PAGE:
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Endothelial cell (EC)-specific Atox1−/− mice show delayed wound healing.(A) Strategy to generate EC-specific Atox1−/− mice (EC-Atox1-KO) by crossing Atox1fl/fl with constitutive VE-Cadherin (VEcad)-Cre deleter mice. Exon1-3 of the wild type and recombinant Atox1 locus are shown. The targeting construct included LoxP sites (grey triangles) that flanked exon 2 and a Neo gene cassette flanked by FRT sites (white triangles). The neo gene cassette was removed by crossbreeding with the FLP deleter strain expressing FLP1 recombinase to generate mice with desired floxed allele (Atox1fl). The exon 2-deleted Atox1 allele (Deleted) is depicted following excision by VEcad-Cre recombinase. (B) PCR analysis of genomic DNA isolated from mouse tails. Genotypes for Atox1fl, Atox1+, or VEcad Cre are indicated. (C) Atox1 and α-tubulin (control) protein expression in ECs isolated from mouse hearts (mECs) and aortas (which mainly consists of vascular smooth muscle cells) isolated from Atox1fl/fl (control) and EC-Atox1 KO mice. (D) Representative image of cutaneous wounds (3 mm in diameter) (left panel) and a graph representing mean ± SE of the wound closure rate (right panel) of Atox1fl/fl (control) and EC-Atox1 KO mice after wounding. (n > 3 per group, *p < 0.05 vs. control). Ruler notches 1 mm.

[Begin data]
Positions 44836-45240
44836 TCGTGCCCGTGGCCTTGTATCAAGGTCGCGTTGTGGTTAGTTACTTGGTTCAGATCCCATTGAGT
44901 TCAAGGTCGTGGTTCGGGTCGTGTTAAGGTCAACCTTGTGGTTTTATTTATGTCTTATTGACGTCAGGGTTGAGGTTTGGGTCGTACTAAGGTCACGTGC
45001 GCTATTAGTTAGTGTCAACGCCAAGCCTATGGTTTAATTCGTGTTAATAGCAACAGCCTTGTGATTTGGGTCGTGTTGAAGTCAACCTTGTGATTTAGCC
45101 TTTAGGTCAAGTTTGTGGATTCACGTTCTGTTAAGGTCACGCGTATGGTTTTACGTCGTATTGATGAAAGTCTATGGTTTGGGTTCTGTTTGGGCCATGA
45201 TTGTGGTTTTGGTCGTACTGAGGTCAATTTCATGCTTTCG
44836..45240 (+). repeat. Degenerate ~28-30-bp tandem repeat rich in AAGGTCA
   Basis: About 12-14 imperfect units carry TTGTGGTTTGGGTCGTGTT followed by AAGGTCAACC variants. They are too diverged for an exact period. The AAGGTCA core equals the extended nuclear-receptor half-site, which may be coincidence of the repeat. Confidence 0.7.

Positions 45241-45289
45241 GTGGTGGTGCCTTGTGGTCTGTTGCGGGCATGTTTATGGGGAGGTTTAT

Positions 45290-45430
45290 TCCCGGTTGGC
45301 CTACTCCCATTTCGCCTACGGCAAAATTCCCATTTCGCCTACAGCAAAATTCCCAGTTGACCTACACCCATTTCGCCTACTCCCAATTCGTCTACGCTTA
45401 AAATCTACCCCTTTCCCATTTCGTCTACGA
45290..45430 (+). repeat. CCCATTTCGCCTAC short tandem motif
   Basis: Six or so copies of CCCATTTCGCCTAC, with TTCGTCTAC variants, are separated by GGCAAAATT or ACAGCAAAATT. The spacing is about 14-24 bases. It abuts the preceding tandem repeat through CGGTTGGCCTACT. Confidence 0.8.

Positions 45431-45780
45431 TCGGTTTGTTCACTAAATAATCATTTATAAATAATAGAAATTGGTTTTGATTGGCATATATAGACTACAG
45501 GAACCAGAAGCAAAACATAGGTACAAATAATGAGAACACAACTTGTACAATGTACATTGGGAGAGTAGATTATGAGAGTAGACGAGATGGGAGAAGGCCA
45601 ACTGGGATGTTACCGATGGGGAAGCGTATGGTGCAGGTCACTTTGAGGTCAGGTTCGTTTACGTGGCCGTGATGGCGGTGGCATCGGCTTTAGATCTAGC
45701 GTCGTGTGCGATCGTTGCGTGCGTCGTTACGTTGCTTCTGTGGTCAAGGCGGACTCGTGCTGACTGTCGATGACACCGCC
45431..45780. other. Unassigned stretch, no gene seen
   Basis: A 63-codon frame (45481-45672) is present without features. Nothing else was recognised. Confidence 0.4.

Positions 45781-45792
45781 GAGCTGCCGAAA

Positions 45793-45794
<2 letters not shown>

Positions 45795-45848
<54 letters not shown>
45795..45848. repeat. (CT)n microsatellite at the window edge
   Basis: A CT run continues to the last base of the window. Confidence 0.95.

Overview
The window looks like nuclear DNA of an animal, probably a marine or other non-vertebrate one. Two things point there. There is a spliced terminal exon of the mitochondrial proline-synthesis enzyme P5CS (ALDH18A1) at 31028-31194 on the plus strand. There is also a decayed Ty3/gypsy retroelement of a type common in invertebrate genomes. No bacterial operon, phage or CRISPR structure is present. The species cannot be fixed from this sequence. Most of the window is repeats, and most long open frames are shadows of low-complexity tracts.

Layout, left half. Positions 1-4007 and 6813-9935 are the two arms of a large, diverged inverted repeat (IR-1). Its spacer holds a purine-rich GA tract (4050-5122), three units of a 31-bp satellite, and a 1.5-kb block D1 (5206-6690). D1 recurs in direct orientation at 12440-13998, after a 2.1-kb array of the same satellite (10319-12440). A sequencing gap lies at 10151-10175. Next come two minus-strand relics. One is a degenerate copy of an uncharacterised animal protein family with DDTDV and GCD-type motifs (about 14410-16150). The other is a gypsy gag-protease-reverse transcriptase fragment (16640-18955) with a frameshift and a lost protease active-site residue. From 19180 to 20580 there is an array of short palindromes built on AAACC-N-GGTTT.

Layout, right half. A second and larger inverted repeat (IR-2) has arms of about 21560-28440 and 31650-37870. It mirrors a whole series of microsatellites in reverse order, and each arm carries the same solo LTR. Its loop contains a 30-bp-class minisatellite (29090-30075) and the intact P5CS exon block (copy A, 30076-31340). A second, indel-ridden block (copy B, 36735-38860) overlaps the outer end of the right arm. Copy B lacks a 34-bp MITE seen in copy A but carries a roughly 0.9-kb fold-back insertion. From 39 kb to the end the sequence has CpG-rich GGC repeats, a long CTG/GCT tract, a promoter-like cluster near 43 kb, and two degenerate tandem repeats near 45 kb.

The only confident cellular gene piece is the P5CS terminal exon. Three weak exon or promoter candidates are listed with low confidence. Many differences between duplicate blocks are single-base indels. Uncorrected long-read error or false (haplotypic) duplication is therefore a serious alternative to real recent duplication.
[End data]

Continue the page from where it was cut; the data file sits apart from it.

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f6: Endothelial cell (EC)-specific Atox1−/− mice show delayed wound healing.(A) Strategy to generate EC-specific Atox1−/− mice (EC-Atox1-KO) by crossing Atox1fl/fl with constitutive VE-Cadherin (VEcad)-Cre deleter mice. Exon1-3 of the wild type and recombinant Atox1 locus are shown. The targeting construct included LoxP sites (grey triangles) that flanked exon 2 and a Neo gene cassette flanked by FRT sites (white triangles). The neo gene cassette was removed by crossbreeding with the FLP deleter strain expressing FLP1 recombinase to generate mice with desired floxed allele (Atox1fl). The exon 2-deleted Atox1 allele (Deleted) is depicted following excision by VEcad-Cre recombinase. (B) PCR analysis of genomic DNA isolated from mouse tails. Genotypes for Atox1fl, Atox1+, or VEcad Cre are indicated. (C) Atox1 and α-tubulin (control) protein expression in ECs isolated from mouse hearts (mECs) and aortas (which mainly consists of vascular smooth muscle cells) isolated from Atox1fl/fl (control) and EC-Atox1 KO mice. (D) Representative image of cutaneous wounds (3 mm in diameter) (left panel) and a graph representing mean ± SE of the wound closure rate (right panel) of Atox1fl/fl (control) and EC-Atox1 KO mice after wounding. (n > 3 per group, *p < 0.05 vs. control). Ruler notches 1 mm.